Why Don’t Ships Blow Sideways?
I wrote last month about a motor cruiser in the bay being blown seawards because of a dragging anchor and that set my mind thinking. Wind is the sailors greatest friend and his worst enemy. It drives his vessel through the water and also on to the nearest rocks. It will waft him gently along under a clear blue sky then raise great waves which threaten to overcome him. It is a power to be reckoned with.
The view from out NCI Lookout encompasses the area from Greeb Point to Nare Head, though in good conditions it is possible to see a bit further in each direction, depending on the angle of the object from the Lookout. Straight out to sea on a clear day the horizon is about ten miles, the tidal path running from Zone Point, just this side of Falmouth, to Nare Head. The Bizzies are an underwater reef lying about a mile off Greeb, deep enough to be no danger to small boats, but used by fishermen with lobster pots.
Here the tide is strong enough to make the pot flags lean over and create a small race but move inside the line from Greeb to Nare Head and you lose the tide. Within the Bay in front of us it is not the tide that is the governing factor but the wind. Our Watchkeepers know that a westerly wind of about Force Three and above makes it very easy to paddle from Porthcurnick around Pednvaden towards Nare – but hard going coming back. We record wind direction and force in our log book from frequent readings of our weather station so we know the effect the wind will have on a swimmer or boat in difficulties up to a mile offshore.
If the wind produces so much force against a kayak why does it not have the same effect on a sailing vessel? If it will blow a kayak backwards or sideways why not a vessel with sails up? There is a much greater ‘blowing surface’ on a set of sails than on a kayak. The reason is grip on the water – the amount of the sailing boat which is below the water and offers resistance to the pressure of the wind.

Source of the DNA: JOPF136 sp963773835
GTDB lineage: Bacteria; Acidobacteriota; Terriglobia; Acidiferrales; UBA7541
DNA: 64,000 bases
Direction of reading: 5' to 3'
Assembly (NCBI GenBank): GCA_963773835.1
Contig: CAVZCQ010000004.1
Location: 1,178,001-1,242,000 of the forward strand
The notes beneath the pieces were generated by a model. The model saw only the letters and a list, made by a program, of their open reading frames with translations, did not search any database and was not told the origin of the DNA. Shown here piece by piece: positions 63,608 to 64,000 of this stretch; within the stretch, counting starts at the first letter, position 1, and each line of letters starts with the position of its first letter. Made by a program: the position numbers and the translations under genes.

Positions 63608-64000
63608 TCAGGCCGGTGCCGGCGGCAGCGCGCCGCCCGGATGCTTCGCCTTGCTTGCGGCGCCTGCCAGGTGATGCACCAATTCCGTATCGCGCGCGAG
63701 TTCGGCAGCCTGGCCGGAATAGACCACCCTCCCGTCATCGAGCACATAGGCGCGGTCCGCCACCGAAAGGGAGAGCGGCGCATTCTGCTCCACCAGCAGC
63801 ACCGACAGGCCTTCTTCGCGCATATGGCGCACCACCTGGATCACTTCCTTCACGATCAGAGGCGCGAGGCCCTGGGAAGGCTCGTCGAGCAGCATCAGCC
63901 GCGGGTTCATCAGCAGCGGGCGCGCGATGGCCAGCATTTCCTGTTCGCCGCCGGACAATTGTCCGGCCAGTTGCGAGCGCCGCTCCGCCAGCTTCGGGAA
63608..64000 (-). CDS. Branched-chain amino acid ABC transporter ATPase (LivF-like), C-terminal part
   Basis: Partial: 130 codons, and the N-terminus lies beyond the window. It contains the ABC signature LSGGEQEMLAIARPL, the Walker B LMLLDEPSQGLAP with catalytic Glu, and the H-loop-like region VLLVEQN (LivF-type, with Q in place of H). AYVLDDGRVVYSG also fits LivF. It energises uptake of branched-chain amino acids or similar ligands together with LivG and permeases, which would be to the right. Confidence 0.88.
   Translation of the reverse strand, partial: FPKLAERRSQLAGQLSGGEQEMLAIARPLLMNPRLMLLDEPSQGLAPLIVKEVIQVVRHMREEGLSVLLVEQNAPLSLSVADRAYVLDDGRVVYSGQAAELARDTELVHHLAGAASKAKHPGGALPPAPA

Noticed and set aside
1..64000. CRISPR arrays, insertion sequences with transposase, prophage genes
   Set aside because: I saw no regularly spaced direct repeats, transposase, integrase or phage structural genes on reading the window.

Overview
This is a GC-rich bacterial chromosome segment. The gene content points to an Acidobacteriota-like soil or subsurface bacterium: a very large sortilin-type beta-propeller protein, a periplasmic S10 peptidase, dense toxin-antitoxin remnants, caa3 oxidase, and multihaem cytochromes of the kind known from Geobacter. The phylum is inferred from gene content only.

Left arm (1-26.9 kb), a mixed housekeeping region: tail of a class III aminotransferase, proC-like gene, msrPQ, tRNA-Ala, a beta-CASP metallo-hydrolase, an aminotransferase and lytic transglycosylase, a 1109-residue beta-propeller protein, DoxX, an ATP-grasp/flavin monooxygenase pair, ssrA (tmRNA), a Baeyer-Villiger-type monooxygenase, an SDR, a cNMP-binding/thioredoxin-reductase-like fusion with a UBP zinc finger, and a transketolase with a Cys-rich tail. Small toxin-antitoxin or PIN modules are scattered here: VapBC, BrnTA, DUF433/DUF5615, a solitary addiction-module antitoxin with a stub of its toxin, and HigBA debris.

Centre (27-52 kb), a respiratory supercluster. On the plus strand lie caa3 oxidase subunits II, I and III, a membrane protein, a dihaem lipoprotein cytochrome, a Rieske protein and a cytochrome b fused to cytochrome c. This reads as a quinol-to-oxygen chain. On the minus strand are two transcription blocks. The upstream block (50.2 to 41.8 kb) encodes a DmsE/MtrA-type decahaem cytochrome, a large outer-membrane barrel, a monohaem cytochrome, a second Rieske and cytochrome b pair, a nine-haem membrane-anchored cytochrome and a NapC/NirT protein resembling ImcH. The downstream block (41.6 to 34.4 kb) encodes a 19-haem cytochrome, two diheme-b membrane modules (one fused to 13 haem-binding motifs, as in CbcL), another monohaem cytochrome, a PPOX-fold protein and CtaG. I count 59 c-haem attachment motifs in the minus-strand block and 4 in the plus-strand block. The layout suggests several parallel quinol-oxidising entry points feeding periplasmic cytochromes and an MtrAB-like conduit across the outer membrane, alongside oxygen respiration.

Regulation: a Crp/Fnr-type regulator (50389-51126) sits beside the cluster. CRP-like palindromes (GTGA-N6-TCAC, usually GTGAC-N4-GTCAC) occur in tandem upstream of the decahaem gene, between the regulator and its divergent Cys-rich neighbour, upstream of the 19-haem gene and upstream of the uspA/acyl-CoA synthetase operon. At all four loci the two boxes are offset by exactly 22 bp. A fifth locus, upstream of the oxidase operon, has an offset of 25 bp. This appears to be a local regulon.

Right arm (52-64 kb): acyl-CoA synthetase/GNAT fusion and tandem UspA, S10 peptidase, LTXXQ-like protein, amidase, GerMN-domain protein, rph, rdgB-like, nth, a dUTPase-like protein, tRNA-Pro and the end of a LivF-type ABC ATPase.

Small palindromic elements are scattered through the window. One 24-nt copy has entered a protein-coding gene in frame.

The same affect can be seen with a swimmer in the water. Even if exhausted and just treading water his lower body will prevent him from being pushed sideways at the same speed as a kayak which is not being paddled as the kayak has very little of its hull below the surface. So, as we teach our trainees, when assessing drift of a casualty, you must think about what it is and expect something like a kayak to be blown to windward faster than an exhausted swimmer.
Boats with sails have developed over the centuries and, like every other tool that man uses, their design is influenced by the purpose of the vessel. Early cargo vessels were tubby so as to accommodate as much cargo as possible. The cargo would be put low down, obviously the heavy objects at the bottom. This pushed the ship lower in the water therefore giving it ‘grip’ in the same way as our swimmer’s body.
To start with they were very cumbersome, almost bulbous inshape, but man realised that if they could be made slimmer they would move faster. The only way to do this and carry the same amount was to make them deeper, and so evolved the brigs and barques of the deep water trade in the 18th and 19th centuries. Then came the trade with China and the tea crop. Harvested at a certain time of the year tea was a very valuable commodity and was sold on big commercial markets in London and Europe.
The first ship to get to market got the best price. So the search was now on for faster sailing ships and we got the clipper. Square rigged, long and slim, very lightly built to keep the weight down they were the fastest things afloat and had a long, deep keel to give maximum grip and directional stability. The penalty was that, as they were built of softwoods for lightness, they did not last and rotted out after about twenty years. Cutty Sark can be seen at Greenwich in London, the last remaining one preserved in dry dock.